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RESOLUTION TRUST CORP. v. COOPERS & LYBRAND

January 19, 1996

RESOLUTION TRUST CORPORATION, as Receiver for Caprock Savings & Loan Association, and as Receiver for Caprock Federal Savings & Loan Association, and in its corporate capacity, Plaintiff, against COOPERS & LYBRAND, Defendant.


The opinion of the court was delivered by: CHIN

 CHIN, D.J.

 The Resolution Trust Corporation (the "RTC") brings this action seeking more than $ 112 million in damages for the alleged negligence of Coopers & Lybrand ("C&L") in auditing the December 31, 1987 financial statements of Caprock Savings and Loan Association ("Caprock"). According to the RTC, if C&L had performed the audit with the requisite professional care, it would have discovered Caprock's true financial condition and would have alerted the regulators and Caprock's board. Steps then would have been taken to stop further lending, averting the tremendous losses that followed. (See Compl. at PP 35-37).

 The RTC brings this action both as receiver for Caprock and on its own behalf. C&L now moves to dismiss the RTC's complaint for failure to state a claim upon which relief may be granted. It argues that the RTC as receiver cannot state a claim, because Caprock's management did not rely on the allegedly negligent audit. It further argues that the RTC cannot state a claim on its own behalf, because the RTC has no standing to bring an action on its own behalf, and, even if the RTC has standing, the RTC did not rely on C&L's audit in making any payments. Because I hold that the RTC has adequately pled reliance and that it has standing to bring a tort action on its own behalf, C&L's motion to dismiss is denied in all respects.

 BACKGROUND *fn1"

 A. C&L's Audit of Caprock

 Defendant C&L is a partnership of certified public accountants doing business nationwide, with its principal place of business in New York. (Compl. at P 11). C&L issued audit reports and opinions on Caprock's consolidated financial statements for the last three months of 1985 and the years 1986 and 1987. (Compl. at P 15).

 For the 1987 audit, C&L and Caprock entered into a written engagement agreement whereby C&L agreed to examine and report upon Caprock's consolidated financial statements for that year and to conduct its examination in accordance with the Generally Accepted Auditing Standards ("GAAS"). (Compl. at P 21). As part of that agreement, C&L acknowledged the duties imposed on auditors by the Federal Home Loan Bank Board (the "FHLBB"), including its obligation to file the audit with the FHLBB. (Compl. at P 22). C&L performed the audit on Caprock's 1987 consolidated financial statements and certified that they were fairly and accurately presented on the basis of Generally Accepted Accounting Practices ("GAAP"). (Compl. at P 16).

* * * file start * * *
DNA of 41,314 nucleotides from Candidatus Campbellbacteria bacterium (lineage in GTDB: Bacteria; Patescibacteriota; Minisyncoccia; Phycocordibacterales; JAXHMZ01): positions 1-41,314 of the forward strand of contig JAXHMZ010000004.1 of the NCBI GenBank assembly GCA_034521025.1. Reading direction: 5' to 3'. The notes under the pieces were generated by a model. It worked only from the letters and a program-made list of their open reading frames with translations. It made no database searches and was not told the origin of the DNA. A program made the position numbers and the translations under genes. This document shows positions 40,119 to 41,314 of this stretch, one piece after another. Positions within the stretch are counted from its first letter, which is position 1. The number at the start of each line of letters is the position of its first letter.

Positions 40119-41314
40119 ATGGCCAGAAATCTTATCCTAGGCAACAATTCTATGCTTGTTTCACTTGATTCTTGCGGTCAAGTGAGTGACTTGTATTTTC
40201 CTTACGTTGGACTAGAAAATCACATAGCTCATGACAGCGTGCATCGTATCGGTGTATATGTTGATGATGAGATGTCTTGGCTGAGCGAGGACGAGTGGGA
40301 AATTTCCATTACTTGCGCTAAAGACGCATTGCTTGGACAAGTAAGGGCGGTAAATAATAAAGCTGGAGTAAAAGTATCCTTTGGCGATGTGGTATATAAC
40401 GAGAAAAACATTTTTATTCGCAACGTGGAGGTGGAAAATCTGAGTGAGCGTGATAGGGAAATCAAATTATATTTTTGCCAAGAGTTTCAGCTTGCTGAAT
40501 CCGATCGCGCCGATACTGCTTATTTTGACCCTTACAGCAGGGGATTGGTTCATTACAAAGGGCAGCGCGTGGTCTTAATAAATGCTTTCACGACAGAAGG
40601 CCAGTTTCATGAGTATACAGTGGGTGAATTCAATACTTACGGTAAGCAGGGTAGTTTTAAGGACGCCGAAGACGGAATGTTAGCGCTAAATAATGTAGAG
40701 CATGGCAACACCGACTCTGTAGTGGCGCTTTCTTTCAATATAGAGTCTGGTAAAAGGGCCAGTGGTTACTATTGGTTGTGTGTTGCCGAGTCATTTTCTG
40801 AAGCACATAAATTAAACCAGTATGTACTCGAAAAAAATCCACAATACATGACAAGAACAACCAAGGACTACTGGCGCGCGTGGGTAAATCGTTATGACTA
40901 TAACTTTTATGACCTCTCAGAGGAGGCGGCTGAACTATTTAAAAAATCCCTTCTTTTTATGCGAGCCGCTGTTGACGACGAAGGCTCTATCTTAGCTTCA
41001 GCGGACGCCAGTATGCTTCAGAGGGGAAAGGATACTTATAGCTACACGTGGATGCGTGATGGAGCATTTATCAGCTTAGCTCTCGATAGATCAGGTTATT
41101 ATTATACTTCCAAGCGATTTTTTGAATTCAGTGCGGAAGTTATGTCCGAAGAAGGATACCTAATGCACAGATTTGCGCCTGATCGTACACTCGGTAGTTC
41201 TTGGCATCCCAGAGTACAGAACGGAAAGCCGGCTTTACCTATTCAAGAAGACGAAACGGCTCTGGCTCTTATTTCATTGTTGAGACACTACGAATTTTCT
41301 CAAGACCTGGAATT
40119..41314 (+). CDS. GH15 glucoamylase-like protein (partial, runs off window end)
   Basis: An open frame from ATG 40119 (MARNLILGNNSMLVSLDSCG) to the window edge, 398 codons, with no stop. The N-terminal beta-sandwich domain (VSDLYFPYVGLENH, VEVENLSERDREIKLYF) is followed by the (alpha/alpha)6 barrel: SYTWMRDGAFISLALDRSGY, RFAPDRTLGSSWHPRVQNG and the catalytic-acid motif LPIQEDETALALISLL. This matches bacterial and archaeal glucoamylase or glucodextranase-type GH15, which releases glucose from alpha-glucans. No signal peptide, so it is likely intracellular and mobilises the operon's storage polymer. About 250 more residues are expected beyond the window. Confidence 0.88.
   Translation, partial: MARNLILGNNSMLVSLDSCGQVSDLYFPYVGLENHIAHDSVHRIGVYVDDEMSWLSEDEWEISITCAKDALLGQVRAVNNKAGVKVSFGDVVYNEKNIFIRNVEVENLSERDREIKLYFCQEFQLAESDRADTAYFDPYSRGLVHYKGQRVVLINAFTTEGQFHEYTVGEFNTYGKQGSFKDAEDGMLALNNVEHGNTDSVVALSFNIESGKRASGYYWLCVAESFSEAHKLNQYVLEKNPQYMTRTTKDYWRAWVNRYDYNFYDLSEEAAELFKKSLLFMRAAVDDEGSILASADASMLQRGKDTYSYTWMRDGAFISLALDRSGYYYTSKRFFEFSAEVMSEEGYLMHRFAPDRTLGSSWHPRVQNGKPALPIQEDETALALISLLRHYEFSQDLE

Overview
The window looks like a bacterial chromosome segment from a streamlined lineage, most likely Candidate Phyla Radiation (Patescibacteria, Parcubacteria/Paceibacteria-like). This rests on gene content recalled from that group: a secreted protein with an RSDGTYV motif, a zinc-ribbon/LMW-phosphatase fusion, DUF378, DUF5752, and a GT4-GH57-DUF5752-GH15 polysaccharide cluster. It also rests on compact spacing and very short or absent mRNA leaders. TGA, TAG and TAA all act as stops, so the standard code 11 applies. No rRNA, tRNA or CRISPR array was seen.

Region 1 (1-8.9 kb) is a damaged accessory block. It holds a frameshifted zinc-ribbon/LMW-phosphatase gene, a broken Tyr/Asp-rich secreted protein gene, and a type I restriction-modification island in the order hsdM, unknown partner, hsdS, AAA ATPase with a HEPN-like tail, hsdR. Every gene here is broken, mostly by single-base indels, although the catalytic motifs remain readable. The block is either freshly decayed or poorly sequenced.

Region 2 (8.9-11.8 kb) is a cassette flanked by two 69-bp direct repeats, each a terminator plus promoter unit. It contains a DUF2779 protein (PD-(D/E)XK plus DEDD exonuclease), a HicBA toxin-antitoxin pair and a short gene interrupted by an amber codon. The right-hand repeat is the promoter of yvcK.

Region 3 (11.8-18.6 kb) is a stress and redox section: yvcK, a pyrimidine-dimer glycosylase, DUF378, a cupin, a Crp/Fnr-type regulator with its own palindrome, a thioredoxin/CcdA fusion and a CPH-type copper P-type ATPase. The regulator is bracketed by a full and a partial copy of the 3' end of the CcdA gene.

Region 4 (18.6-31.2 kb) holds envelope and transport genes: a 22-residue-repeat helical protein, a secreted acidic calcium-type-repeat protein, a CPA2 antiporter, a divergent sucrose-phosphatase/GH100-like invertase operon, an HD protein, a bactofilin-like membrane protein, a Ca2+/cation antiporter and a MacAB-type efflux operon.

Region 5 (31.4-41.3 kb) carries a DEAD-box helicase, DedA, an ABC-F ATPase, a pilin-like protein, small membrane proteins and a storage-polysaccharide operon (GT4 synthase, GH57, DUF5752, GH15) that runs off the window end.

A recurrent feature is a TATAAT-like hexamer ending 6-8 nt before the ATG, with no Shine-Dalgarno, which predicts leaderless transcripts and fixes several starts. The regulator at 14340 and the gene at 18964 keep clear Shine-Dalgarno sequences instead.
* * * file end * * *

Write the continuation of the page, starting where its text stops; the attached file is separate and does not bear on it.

Caprock's 1987 consolidated financial statements, as certified by C&L, showed that it had a positive "GAAP capital" of $ 10.1 million and regulatory capital" of $ 11.5 million. (Compl. at P 17). The true financial picture, however, was starkly different. In fact, Caprock was insolvent because: (i) its loan loss reserves were understated by over $ 10 million; (ii) it had improperly recognized a $ 1.8 million dollar gain from a year-end real estate transaction; and (iii) it had inaccurately accounted for an acquisition and thus inappropriately added $ 5.4 million to its capital. (Compl. at P 17).

 B. The Regulators Take Over

 On or about July 31, 1989, the FHLBB declared Caprock insolvent, appointed the FSLIC as receiver, and authorized the creation of a new federal mutual association, Caprock Federal Savings and Loan Association ("Caprock Federal"). (Compl. at P 8). Substantially all the assets and certain liabilities of Caprock were transferred to Caprock Federal, and the FHLBB appointed the FSLIC as conservator of Caprock Federal. (Compl. at P 8).

 On August 9, 1989, the FSLIC was abolished. Sixty days later, the FHLBB was dissolved. See Financial Institutions Reform, Recovery, and Enforcement Act of 1989 ("FIRREA"), Pub. L. No. 101-73, 103 Stat. 183, Aug. 9, 1989, at §§ 401 (a)(1) and (2) (codified at 12 U.S.C § 1437 (repealed 1992)). Pursuant to FIRREA, the Office of Thrift Supervision (the "OTS") was created essentially to assume the enforcement functions of the FHLBB. See 12 U.S.C. §§ 1463-64. The RTC was created primarily to manage and to resolve all cases involving depository institutions that the FSLIC insured before FIRREA. 12 U.S.C. § 1441a(b)(3)(A)(i). Thus, the RTC assumed the role of receiver for both Caprock and Caprock Federal. (Compl. at P 8). As required by law, when Caprock was declared insolvent and put into receivership in July 1989 and ...


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